This is the work of Michelle Bradley, the proprietor of REC Networks – arguably one of the most gifted FCC broadcast data-analysts in the country. REC’s been engaged with LPFM since its inception 15 years ago, and has tendered a petition for rulemaking to create an upgraded LP-250 station-class.
The premise is simple: 100 watts maximum power at just 100 feet above the ground doesn’t make for much of an FM signal. Many LPFM stations are difficult to receive indoors. REC starts off the petition with a litany of LPFM reception horror-stories (my favorite being the retirement facility in North Carolina where the local LPFM station can be heard on one side of the campus, but not the other). These vividly illustrate how LPFM’s current power/height restrictions work against stations being able to build viable and sustainable listenership and fiscal sponsorship.
REC’s proposed solution is also straightforward: allow existing LPFM stations to “upgrade” to a new 250-watt station class. REC would also like to see the FCC give stations some protection from interference from translators and provide a bit more flexibility to make minor facility-moves. But this won’t be a blanket-fix: under the FCC’s current channel-spacing regime, REC estimates that 50 to 75 percent of existing stations might qualify for a potential upgrade. Bradley/REC have launched an online tool that allows LPFM licensees to check their status under the proposal.
Crucially, the petition does not seek to remove the antenna-height restriction on LPFM stations. This is the most crippling aspect of the service, for FM signals are line-of-sight, which means more and stronger coverage with a higher broadcast platform. This is why FM translator stations running just a handful of watts but broadcast from the tops of skyscrapers sell for millions of dollars. That said, more than doubling the effective radiated power of a majority of LPFM stations will help them immensely when it comes to penetrating buildings in their primary service areas.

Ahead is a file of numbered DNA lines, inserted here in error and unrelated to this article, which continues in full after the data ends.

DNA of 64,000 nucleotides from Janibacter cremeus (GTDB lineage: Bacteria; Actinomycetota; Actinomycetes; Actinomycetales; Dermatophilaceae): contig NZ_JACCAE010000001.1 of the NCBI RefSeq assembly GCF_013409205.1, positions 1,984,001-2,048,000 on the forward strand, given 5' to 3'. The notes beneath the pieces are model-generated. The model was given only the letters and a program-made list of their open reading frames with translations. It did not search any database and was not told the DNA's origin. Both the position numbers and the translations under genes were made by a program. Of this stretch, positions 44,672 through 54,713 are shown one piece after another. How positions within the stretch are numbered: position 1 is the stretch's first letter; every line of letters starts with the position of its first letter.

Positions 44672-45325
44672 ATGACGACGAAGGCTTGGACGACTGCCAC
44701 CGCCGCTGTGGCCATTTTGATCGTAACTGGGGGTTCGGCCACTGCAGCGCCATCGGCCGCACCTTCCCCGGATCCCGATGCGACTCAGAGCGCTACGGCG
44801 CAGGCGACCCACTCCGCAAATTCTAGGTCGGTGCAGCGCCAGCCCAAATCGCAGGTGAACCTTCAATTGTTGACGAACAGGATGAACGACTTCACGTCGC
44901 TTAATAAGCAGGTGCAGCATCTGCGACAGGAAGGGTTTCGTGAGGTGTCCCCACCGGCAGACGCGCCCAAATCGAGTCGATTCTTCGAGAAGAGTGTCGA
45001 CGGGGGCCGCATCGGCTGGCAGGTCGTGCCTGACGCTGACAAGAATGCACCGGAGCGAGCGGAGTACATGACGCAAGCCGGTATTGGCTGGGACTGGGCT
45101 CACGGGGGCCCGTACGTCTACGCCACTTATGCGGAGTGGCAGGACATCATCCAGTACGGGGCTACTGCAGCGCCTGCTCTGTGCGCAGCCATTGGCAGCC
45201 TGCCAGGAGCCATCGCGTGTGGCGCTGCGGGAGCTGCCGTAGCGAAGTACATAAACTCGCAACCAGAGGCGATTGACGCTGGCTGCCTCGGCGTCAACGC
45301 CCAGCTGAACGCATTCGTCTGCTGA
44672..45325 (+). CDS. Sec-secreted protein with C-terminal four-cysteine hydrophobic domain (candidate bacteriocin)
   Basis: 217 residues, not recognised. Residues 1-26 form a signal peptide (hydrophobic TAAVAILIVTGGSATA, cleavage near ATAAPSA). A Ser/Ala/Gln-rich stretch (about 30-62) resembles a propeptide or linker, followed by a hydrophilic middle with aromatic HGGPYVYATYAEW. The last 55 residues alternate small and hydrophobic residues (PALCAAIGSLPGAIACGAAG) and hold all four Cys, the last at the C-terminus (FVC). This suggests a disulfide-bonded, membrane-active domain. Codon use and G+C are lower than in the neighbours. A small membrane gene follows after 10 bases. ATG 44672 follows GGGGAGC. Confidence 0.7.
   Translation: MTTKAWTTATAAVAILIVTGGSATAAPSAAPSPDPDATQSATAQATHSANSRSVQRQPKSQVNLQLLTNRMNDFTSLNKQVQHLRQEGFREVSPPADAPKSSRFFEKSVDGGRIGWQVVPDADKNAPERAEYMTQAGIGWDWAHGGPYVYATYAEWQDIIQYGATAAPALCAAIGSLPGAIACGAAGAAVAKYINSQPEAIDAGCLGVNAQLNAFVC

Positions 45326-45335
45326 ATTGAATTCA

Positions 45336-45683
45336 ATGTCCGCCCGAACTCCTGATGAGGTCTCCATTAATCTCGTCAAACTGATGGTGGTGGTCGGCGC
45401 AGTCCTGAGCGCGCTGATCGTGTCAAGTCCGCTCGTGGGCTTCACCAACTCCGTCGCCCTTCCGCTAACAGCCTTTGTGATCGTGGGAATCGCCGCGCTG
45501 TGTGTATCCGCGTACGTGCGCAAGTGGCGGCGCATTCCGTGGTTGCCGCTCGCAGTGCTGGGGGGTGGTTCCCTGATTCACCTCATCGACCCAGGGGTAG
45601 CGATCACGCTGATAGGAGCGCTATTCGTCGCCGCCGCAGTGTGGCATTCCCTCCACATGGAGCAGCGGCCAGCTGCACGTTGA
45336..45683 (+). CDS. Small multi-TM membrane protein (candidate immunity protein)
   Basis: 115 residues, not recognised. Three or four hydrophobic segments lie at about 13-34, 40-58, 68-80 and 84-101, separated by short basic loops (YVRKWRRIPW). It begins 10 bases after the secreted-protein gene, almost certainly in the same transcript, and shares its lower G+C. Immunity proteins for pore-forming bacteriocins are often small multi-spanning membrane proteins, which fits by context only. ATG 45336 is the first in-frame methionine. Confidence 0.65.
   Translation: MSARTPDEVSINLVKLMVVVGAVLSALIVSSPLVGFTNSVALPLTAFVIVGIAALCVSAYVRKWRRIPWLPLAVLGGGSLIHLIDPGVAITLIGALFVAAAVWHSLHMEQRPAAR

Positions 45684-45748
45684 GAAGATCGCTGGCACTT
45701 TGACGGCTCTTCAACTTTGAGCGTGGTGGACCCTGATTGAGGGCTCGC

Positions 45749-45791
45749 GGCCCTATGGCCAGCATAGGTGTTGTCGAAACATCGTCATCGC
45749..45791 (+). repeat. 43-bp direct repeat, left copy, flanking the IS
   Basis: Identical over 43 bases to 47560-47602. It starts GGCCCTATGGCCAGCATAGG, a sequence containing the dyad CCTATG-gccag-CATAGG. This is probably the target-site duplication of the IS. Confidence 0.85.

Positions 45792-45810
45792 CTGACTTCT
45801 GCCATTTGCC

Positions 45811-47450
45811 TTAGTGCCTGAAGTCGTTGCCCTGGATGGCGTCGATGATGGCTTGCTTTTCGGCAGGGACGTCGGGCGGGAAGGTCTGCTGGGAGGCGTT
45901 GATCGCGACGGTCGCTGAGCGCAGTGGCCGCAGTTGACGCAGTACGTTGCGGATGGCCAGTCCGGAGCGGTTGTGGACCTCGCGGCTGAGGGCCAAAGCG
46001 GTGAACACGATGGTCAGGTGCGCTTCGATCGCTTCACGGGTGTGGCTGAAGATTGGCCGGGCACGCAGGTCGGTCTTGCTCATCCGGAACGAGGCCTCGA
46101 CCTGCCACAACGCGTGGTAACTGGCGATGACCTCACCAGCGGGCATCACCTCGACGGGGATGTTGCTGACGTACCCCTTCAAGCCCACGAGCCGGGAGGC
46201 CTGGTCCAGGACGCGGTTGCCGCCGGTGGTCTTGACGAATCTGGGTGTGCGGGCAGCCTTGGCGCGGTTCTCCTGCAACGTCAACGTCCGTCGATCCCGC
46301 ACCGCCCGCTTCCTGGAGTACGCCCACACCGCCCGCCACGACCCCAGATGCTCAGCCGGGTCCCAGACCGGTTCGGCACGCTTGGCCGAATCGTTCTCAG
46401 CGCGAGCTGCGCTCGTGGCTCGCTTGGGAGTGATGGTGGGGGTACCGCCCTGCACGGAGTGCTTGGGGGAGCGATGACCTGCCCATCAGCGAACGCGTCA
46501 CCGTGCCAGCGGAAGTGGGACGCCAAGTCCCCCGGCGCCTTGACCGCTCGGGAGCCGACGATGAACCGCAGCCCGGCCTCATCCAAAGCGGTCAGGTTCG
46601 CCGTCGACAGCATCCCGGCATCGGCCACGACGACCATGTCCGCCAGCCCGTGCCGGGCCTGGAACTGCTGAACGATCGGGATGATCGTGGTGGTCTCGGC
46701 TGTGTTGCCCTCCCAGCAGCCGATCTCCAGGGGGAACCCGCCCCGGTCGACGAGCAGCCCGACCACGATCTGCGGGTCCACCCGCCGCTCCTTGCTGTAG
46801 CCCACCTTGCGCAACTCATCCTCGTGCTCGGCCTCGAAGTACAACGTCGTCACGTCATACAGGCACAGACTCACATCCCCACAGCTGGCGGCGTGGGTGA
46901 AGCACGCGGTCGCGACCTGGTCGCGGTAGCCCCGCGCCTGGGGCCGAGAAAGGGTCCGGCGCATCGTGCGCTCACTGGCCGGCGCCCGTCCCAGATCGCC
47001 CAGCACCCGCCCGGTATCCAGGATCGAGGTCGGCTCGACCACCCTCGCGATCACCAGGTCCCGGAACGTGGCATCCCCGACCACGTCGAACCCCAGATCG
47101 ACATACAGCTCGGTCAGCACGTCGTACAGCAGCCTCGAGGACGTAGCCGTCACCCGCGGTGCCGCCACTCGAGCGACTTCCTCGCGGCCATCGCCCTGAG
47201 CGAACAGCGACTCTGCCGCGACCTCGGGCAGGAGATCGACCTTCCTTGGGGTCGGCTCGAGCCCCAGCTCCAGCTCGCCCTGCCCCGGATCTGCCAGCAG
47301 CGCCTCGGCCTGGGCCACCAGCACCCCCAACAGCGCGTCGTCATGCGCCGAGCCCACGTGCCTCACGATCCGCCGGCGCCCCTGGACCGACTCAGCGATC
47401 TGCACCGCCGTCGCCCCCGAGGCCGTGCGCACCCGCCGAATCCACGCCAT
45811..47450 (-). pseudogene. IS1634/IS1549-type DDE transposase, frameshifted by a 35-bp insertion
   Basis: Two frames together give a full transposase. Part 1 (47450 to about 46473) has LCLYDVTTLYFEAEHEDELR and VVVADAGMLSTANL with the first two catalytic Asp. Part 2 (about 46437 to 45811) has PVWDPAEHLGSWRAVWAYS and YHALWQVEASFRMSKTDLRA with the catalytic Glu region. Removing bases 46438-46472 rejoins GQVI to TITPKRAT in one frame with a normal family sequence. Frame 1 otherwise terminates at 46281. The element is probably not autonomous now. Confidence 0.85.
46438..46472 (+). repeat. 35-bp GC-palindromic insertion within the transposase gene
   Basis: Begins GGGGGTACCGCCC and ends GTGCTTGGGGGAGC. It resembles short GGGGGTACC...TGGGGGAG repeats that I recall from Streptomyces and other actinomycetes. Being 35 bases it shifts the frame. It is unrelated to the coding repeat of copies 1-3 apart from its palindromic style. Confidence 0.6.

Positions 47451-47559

REC’s petition, filed in late April, was formally accepted by the FCC last Friday and it’s accepting comments through June 15th. As of today, there are 10 comments on file, nearly all of which come from listeners and volunteers of the beleagured LPFM stations cited in the petition. Mike Shannon of Bedford, Indiana currently takes the cake: “In our community, our LPFM is first with many weather alerts and important information. This increase will help our local LPFM be listened to better in buildings and in lower areas of the county in elevation….It’s time for radio to serve the public again, not just $erve the bottom line.”
I would not be surprised if commercial and public broadcasters file comments in opposition to this proposal, using re-warmed canards about the “dangers” of interference — while simultaneously they beg the FCC to open a new window for lucrative FM translator stations. The sad fact is that there will most likely never be another filing window for new LPFM stations, and REC’s proposal is far from expansionary, but this change will greatly improve the chances of existing LPFMs making it work over the long haul.